Kaolinized rocks on the Island of Lesbos (Greece)

A description is given of the mineralogy and geology of the kaolin deposits of Lesbos (Greece) which are caused by the action of hydrothermal fluids on volcanic rocks, lavas and tuffs, having dacitic, rhyodacitic, latitic, andesitic, etc. chemism. The major deposits are Magaros-Arghenos, Aspres Petr...

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Bibliographic Details
Main Authors: Kanaris G.
Mattias Pier Paolo
Corporate Author: International Kaolin Symposium (10.) (1979) (Budapest)
Format: Article
Published: University of Szeged, Department of Mineralogy, Geochemistry and Petrology Szeged 1980
Series:Acta mineralogica-petrographica 24
Kulcsszavak:Kőzettan, Ásványtan, Földtan
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Online Access:http://acta.bibl.u-szeged.hu/24672
Description
Summary:A description is given of the mineralogy and geology of the kaolin deposits of Lesbos (Greece) which are caused by the action of hydrothermal fluids on volcanic rocks, lavas and tuffs, having dacitic, rhyodacitic, latitic, andesitic, etc. chemism. The major deposits are Magaros-Arghenos, Aspres Petres, Stipsi and Mesotopos; the first three are located in the northern part of the island, near the centre of Petra, the last one near the southern coast and the centre of Mesotopos. Inside these deposits, through diffractometric and thermal (DTA and TG) methods and direct E. M. and S. E. M. observations, the following minerals were detected: kaolinite (type from pM to T), smectite (montmorillonite), a mixed-layer mineral of the I-MO type, open-layer illite, alunite, jarosite, cristobalite and marcasite, surely newly-formed, while quartz and feldspar are to be considered as "residual". On the whole, the deposits of Aspres Petres and Mesotopos show a rather homogeneous mineralogy, where the always present kaolin minerals can be associated with sulphates, alunite and jarosite, or with silica phases, quartz and cristobalite; the remaining deposits, instead, feature a significant "zoning". The latter has kaolin in the central part while, at the periphery, essentially smectitic minerals can be noted, mostly associated with feldspar and sometimes illitic. This diversity of alteration products is to be ascribed to the different degree of alterability and thus of acidity of the fluids altered. Indeed, the different rock permeability due to differentiated porosity and fracturing as well as temperature variations, allow the same fluids to undergo modifications, including the hypothesis of becoming enriched with ions derived from the same rocks subjected to alteration. The chemism of the original rocks does not seem to have determined any substantial influence on the formation of the altered terms. Finally, all the deposits formed "in situ" fall within the typical deposits resulted by the actions of hydrothermal fluids connected with a late volcanism. Additionally, they are arranged along the structural alignments typical of the island and of the adjoining region of Asia Minor (Turkey).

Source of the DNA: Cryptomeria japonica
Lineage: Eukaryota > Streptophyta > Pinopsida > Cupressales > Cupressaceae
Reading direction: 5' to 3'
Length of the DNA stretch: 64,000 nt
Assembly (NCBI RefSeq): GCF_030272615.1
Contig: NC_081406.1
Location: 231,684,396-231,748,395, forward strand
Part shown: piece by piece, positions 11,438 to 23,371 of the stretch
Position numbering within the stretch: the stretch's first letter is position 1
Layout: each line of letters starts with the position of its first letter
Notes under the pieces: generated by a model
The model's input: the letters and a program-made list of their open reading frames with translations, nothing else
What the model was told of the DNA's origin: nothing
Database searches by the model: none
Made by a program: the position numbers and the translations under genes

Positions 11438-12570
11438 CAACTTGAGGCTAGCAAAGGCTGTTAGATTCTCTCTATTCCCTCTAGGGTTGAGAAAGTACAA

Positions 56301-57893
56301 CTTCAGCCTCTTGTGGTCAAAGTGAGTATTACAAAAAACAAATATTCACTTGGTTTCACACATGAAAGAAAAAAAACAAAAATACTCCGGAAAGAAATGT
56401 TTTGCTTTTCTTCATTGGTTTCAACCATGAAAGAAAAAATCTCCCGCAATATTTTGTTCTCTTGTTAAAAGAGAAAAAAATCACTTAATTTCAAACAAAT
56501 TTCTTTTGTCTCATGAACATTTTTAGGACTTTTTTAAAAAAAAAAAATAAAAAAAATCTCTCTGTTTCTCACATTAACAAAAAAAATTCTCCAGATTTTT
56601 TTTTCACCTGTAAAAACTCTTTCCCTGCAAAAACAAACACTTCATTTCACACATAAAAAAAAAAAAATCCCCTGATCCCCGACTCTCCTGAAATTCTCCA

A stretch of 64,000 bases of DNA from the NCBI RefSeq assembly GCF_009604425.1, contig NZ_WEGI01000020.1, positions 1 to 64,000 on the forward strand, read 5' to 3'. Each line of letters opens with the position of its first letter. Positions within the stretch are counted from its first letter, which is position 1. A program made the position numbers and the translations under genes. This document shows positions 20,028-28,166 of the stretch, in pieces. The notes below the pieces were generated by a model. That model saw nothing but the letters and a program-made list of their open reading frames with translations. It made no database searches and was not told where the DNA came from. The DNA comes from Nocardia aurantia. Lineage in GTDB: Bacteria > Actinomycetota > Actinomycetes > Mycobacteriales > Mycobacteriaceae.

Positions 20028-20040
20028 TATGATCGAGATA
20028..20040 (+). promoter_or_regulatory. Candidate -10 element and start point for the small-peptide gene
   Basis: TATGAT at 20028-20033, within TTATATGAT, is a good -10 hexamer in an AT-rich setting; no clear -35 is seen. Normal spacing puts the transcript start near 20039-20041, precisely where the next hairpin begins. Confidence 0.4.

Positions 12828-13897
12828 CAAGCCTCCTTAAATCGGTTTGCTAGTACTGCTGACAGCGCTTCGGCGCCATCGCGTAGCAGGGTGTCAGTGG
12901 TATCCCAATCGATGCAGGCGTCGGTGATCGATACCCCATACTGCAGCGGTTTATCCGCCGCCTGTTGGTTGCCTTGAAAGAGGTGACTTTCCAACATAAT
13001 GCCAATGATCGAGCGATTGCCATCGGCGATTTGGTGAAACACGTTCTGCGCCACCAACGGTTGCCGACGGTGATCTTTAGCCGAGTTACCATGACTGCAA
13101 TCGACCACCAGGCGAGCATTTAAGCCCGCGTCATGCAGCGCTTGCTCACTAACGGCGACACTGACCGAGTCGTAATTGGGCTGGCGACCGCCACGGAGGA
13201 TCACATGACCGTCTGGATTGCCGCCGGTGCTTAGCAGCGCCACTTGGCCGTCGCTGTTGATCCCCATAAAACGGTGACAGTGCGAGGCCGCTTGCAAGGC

Physical Description:47-64
ISSN:0365-8066